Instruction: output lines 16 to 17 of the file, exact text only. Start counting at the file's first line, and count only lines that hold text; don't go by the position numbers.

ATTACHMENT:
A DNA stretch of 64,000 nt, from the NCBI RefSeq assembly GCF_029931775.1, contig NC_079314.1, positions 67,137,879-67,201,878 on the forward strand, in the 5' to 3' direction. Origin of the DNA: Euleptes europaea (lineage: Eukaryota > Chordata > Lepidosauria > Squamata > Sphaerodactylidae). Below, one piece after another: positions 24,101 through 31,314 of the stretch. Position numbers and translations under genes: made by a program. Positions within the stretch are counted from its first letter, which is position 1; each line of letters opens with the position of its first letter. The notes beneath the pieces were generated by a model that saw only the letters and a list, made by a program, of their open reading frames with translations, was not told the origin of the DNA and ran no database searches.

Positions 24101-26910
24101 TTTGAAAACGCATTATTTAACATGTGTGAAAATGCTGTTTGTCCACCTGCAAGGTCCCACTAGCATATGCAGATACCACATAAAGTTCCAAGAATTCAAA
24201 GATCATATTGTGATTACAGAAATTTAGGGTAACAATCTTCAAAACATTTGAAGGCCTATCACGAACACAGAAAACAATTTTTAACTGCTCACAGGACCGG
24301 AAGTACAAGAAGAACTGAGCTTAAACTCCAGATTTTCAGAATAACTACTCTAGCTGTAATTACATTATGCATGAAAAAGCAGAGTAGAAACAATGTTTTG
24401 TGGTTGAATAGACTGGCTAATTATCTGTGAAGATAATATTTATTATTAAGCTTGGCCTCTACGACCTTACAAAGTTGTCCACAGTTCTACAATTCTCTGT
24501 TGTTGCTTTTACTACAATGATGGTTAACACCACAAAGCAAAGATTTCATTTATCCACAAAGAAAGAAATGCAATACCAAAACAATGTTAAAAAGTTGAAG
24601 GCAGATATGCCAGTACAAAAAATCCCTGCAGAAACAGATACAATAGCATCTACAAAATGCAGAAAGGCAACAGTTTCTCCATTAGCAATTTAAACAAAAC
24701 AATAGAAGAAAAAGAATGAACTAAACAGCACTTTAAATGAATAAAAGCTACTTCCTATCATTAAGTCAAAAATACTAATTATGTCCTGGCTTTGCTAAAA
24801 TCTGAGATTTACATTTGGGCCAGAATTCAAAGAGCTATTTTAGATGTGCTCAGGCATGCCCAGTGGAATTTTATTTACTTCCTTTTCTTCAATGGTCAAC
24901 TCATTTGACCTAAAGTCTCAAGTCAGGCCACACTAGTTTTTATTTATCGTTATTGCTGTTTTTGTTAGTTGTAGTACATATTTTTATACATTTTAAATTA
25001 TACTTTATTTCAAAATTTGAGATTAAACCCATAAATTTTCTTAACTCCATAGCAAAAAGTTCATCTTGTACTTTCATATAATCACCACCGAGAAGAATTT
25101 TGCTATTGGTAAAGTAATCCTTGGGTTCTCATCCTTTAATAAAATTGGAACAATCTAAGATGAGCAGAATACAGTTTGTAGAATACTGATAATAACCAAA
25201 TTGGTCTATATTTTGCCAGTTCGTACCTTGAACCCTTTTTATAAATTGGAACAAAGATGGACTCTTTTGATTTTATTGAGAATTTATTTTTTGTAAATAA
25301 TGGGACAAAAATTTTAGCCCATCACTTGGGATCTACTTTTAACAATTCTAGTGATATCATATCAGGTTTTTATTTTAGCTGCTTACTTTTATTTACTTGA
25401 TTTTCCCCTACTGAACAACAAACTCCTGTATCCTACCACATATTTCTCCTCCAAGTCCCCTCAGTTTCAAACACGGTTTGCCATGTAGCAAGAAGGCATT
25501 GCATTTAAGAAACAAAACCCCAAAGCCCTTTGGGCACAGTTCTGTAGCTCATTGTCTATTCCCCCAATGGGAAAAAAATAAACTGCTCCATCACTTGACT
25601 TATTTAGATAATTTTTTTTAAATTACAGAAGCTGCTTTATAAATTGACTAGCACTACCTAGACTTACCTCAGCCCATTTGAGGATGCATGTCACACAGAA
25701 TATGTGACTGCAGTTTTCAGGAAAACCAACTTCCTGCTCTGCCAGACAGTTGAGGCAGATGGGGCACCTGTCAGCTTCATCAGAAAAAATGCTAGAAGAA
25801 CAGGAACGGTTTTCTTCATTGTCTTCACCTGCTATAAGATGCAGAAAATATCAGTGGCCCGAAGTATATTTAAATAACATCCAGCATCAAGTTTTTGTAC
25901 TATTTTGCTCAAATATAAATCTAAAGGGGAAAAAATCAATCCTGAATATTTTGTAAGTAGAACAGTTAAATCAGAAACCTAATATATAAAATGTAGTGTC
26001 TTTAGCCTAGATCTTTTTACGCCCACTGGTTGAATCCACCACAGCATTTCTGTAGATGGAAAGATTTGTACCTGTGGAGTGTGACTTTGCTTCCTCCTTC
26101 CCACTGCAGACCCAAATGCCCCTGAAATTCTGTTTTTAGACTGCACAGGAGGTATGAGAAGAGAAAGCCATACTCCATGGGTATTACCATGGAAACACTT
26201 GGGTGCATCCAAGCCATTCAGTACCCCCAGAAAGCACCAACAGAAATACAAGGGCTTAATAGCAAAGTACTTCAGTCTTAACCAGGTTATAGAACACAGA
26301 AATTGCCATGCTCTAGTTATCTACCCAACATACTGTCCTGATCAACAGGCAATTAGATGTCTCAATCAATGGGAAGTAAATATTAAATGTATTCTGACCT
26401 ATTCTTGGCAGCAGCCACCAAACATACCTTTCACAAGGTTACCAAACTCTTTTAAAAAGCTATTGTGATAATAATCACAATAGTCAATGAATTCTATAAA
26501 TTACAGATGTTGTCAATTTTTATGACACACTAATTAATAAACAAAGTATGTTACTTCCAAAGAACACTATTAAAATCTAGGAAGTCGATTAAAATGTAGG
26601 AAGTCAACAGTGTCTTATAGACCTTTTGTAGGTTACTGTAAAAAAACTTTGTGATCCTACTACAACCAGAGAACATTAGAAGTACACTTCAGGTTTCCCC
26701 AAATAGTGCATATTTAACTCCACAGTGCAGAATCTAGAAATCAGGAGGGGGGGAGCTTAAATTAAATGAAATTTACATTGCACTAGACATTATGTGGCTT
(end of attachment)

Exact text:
25401 TTTTCCCCTACTGAACAACAAACTCCTGTATCCTACCACATATTTCTCCTCCAAGTCCCCTCAGTTTCAAACACGGTTTGCCATGTAGCAAGAAGGCATT
25501 GCATTTAAGAAACAAAACCCCAAAGCCCTTTGGGCACAGTTCTGTAGCTCATTGTCTATTCCCCCAATGGGAAAAAAATAAACTGCTCCATCACTTGACT